by Chris Lomon
Bryson Dunning’s horse racing career began long before he earned his driver and trainer licenses.
Ask the 18-year-old from New Jersey when he first fell in love with standardbred racing and his first response is a hearty laugh.
“Since I can remember,” said Dunning. “I was probably around six or seven when my parents bought me a wheelbarrow, a tiny one, so that could I clean the stalls. You could only get about two scoops in that thing, but that wasn’t the point. I had a little pitchfork and a little wheelbarrow. I think I really fell in love with racing when I was around 10, that’s when I got serious about it.”
His affinity for horses and horses racing is in his DNA and family tree. His father, Jody, is a longtime successful trainer, having racked up more than 400 career wins. His mother, Christine Stafford, can trace her racing roots for decades.
“I’ve learned a lot from my dad over the years and on my mom’s side, I’m fourth generation,” said Dunning. “It’s been in the family for a while, so I decided to keep it going. My dad, the way he taught me was that I never had to come to the barn, but I always did choose to go to the barn, and now I’m sticking to do it.”
Dunning’s first driving win, four years ago, is a story in itself, an interesting yarn that took place on the Maryland fair circuit.
Then just 14, the aspiring reinsman partnered with Crocodile Rock, a veteran pacing son of American Ideal, at Pocomoke Fair, for his milestone drive.
“It was my first-ever drive,” said Dunning. “My dad and I, we never train in race bikes, so I had never sat in a race bike until two days before that. We took this older horse with us, which was basically our family pet. I don’t think he had won a race in the past two years or something like that, but we took him to Pocomoke. I sent him to the front and we won by seven lengths.”
What did that moment feel like?
“I thought, ‘Damn, is it this easy?’ But you realize that isn’t the case.”
Even so, Dunning’s love for racing didn’t diminish.
Thankfully, there have been other successes since that milestone score.
On Nov. 18 at Harrah’s Philadelphia, he celebrated another career first.
Dunning notched his first training victory when Real McCoy, with Simon Allard in the sulky, took a new mark of 1:57.3 for owner Dante Scattolini.
“I got my first horse when I was 16, but this is the first one in my name.”
The win was decidedly different than his first driving triumph. Getting away third, Real McCoy held a half-length advantage at the stretch call going on to win by the same margin.
“There were two horses, including him, who came off the last turn and were ahead by about 10 lengths. It was kind of a cool race. They were both right there until the very end when my horse was able to dig in and get the win. It was a good race for a first training win.”
Dunning will look to keep that momentum rolling.
“Right now, I have a barn of my own. I have four racehorses and one yearling. It’s a nice little start, but I’d like to grow. I’d rather have more quality than quantity. I found that out when I was growing up with it. If you have a lot of horses and some of them aren’t that good, you’ll end up paying it for at the end. I’d like to have a stable of maybe 10-15 horses, decent moneymakers, and keep growing. That’s my goal.”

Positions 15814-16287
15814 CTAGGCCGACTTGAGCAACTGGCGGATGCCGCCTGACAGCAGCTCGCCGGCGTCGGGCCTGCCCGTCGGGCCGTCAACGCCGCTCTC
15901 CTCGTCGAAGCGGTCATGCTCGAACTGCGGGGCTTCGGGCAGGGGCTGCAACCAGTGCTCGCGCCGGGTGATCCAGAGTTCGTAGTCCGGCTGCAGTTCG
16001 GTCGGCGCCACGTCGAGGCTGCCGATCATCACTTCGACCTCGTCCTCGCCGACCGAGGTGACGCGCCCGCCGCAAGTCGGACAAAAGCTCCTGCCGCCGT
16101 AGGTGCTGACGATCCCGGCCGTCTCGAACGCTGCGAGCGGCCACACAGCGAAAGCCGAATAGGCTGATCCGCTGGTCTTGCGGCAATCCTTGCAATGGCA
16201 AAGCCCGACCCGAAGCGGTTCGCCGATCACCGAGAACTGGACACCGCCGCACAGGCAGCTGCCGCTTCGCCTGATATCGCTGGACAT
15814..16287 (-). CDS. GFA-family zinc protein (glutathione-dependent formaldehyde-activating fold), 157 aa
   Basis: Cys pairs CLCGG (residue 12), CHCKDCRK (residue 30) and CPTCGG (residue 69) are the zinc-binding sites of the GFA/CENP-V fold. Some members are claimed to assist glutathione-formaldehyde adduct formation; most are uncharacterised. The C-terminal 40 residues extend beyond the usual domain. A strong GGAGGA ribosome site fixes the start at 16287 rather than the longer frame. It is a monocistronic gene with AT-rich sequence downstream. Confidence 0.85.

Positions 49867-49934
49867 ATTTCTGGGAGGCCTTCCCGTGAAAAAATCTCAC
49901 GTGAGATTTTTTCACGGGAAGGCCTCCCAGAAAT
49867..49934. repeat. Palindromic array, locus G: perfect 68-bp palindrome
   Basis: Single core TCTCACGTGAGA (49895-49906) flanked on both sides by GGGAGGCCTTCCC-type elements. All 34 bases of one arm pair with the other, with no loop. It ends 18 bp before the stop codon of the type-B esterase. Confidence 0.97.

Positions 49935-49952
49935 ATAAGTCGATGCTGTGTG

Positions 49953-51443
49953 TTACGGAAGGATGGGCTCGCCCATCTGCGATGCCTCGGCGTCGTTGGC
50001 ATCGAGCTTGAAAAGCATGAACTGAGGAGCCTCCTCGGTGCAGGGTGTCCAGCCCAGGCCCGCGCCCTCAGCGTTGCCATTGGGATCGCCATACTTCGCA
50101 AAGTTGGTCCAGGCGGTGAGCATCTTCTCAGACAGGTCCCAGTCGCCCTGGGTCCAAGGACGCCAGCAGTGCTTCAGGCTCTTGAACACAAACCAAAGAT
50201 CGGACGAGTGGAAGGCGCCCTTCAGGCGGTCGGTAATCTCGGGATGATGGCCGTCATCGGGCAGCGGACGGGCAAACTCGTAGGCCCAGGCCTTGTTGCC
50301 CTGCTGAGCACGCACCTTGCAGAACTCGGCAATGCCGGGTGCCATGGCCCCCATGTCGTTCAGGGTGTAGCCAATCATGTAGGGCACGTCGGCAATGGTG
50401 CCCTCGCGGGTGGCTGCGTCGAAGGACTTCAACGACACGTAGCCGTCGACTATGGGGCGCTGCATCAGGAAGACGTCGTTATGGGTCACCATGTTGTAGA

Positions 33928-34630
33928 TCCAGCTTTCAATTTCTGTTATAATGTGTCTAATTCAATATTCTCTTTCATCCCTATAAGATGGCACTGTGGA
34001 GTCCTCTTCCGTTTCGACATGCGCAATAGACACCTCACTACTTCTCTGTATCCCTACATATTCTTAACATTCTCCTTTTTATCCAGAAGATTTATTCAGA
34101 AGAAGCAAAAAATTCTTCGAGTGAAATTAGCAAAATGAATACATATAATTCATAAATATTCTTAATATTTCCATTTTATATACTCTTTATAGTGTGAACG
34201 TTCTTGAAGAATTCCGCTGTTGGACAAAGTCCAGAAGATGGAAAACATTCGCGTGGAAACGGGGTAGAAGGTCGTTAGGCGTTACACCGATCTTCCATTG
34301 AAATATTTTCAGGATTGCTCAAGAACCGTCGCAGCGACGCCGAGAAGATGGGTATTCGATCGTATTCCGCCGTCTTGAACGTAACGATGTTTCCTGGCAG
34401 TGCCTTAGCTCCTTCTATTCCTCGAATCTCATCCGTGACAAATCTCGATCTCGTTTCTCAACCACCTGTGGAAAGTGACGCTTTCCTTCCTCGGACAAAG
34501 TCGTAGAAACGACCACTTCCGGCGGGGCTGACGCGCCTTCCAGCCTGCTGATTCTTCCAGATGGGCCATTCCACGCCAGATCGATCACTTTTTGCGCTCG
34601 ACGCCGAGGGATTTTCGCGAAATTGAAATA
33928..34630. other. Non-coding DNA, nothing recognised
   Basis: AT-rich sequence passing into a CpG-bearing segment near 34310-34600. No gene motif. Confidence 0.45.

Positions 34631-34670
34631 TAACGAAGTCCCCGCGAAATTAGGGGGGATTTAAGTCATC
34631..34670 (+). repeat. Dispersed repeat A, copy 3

Down the road, Dunning is hopeful of broadening the scope of his stable.
Seeing his name at or near the top of the standings is a future goal.
“Long term, I would like to become well known, just like everyone else in this business wants. That’s something I’ll continue to work hard at, to improve both as a driver and a trainer, to grow my stable and to get some good horses to work with. For being 18, I’m on my own, have my own barn and my own truck and trailer, so I’m happy with how things have gone. But I know that there is still a lot of work to be done.”
And not just at the racetrack.
Dunning’s day is far from over after the horses cross the wire in the final race of the night.
“You still have plenty to do, to make sure the horses are properly taken care of. Whether that’s their bandages or medicine, you need to take care of them. You have to stay on that program and sometimes it can be hard, especially when you come home around two or three in the morning. But that’s been my biggest thing… even if I come home and I’m dead tired, I still go to the barn and make sure everything is done so that they are okay. If I didn’t do that, I wouldn’t be able to go to sleep.”
Dunning has plenty of reason to wake up happy each day, including the backing he’s been getting from those who put the horses in his barn.
A winning attitude and an unwavering commitment to his job and to the horses has caught the eye of a few owners.
“I’ve been very lucky to have some owners who believe in me and want to help me grow. Dante, who I had my first training win for, he’s trying to help me grow. He’s very supportive and it’s nice to have someone like that on your side.”
While the days of filling up a tiny wheelbarrow at his father’s barn are long gone, Dunning’s connection to the racing world is as strong as it has ever been, his dreams for long-term success front of mind.
And as for those moments cleaning out stalls as wide-eyed youngster, it’s almost as though he never left.
“Ever since those times when I was a kid pushing that wheelbarrow and holding that pitchfork, I’ve been at the barn almost every day. It’s where I’ve always wanted to be.”